Front Page Titles (by Subject) OFFICIAL CONGRATULATIONS FROM NEW YORK CITY TO JAY. 1 - The Correspondence and Public Papers of John Jay, vol. 3 (1782-1793)
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OFFICIAL CONGRATULATIONS FROM NEW YORK CITY TO JAY. 1 - John Jay, The Correspondence and Public Papers of John Jay, vol. 3 (1782-1793) 
The Correspondence and Public Papers of John Jay, ed. Henry P. Johnston, A.M. (New York: G.P. Putnam’s Sons, 1890-93). Vol. 3 (1782-1793).
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OFFICIAL CONGRATULATIONS FROM NEW YORK CITY TO JAY.1
To the honourableJohn Jay,Esquire, late one of the ministers plenipotentiary of the United States of America for negotiating a peace.
Be pleased to accept the congratulations of the Mayor, Aldermen, and Commonalty of the city of New-York, on your safe return to the place of your nativity.
The revolution, which hath secured our liberties and independence, will not be more celebrated for the illustrious events which have marked its progress, than for the roll of statesmen and heroes by whose wisdom and valour, under the Divine favour, it hath been established on the most solid basis.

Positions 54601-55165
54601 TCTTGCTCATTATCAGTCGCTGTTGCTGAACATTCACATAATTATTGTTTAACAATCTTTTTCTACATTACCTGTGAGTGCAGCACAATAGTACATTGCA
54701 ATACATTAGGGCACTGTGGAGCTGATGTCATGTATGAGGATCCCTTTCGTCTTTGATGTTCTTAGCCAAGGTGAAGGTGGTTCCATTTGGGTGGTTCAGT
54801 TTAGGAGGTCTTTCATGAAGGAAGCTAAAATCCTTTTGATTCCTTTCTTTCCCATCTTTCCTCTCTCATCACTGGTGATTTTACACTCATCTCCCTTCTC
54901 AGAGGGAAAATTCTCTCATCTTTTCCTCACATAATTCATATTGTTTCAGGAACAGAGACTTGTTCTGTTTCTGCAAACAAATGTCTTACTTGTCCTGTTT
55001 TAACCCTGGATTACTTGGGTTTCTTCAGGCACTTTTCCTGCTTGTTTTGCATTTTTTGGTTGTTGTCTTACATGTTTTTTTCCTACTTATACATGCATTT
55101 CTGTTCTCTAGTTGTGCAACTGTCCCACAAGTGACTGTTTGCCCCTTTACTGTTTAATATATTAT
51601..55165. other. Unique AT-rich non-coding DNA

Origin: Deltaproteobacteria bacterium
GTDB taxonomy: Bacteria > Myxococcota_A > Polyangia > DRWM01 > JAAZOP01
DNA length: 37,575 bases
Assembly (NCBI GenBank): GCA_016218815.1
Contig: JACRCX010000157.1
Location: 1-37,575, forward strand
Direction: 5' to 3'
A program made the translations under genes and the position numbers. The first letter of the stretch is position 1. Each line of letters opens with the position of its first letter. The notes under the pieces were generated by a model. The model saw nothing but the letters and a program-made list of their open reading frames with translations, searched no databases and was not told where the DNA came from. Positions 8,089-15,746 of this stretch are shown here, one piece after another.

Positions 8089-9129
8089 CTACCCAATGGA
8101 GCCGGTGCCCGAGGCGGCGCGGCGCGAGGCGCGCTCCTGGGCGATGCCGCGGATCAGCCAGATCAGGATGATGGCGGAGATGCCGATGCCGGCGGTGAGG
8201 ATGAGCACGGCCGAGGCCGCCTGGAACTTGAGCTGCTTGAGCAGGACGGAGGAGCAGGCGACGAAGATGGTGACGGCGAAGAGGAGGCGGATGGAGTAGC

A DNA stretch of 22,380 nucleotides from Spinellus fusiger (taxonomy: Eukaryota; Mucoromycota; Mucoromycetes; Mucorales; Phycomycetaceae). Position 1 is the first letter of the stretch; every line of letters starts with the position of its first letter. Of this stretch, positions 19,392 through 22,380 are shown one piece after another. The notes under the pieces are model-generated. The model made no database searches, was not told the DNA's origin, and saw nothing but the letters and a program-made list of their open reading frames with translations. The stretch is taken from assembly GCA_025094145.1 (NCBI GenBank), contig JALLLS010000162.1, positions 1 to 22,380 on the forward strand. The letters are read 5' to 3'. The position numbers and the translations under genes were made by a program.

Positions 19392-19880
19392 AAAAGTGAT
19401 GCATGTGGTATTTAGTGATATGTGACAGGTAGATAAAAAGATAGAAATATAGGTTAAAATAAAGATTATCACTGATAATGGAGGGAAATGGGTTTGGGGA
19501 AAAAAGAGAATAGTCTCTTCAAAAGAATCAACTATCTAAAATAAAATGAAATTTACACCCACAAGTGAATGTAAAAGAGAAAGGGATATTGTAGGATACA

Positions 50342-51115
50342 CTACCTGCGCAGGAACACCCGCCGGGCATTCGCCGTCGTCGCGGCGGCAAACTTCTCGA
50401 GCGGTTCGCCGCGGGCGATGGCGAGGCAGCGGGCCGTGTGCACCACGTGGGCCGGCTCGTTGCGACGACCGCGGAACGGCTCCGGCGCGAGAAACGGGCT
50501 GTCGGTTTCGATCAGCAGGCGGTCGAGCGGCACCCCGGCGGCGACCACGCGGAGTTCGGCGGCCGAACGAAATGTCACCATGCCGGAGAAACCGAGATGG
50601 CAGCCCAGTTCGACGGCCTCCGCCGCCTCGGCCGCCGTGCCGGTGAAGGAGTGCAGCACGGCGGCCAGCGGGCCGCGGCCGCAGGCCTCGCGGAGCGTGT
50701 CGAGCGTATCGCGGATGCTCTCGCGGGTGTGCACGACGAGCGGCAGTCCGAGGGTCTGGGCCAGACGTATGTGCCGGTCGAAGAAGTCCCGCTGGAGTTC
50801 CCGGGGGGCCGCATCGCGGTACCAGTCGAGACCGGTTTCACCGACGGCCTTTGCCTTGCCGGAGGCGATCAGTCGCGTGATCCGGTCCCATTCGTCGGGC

Among these worthy patriots you, sir, are highly distinguished. In our own convention, in our first seat of justice, as a member and as president of the United States in Congress assembled, and as a minister plenipotentiary both in Spain and France,—you have executed the important trusts committed to you with wisdom, firmness, and integrity, and have acquired universal applause.
While you thus possess the national confidence and esteem for a series of eminent services, we, your fellow-citizens, feel a singular pleasure in embracing this opportunity to present you with the freedom of your native city, as a public testimony of the respectful sentiments we entertain towards you, and as a pledge of our affection, and of our sincere wishes for your happiness.
[July 24, 1784.]
[1 ]Closing up his affairs connected with the Treaty of Peace, and settling his public accounts with Mr. Barclay, special agent appointed by Congress, Mr.Jay left Paris in the latter part of May, 1784, and sailed for America, from Dover, on the first day of June. Upon his arrival at New York, July 24th, he was feelingly greeted by his fellow-citizens, and the Corporation presented him the above address of welcome, accompanied by the “freedom of the City” enclosed in a gold box. In one of his first letters after landing, he wrote: “At length, my good friend. I am arrived at the land of my nativity; and I bless God that it is also the land of light, liberty, and plenty. My emotions cannot be described.”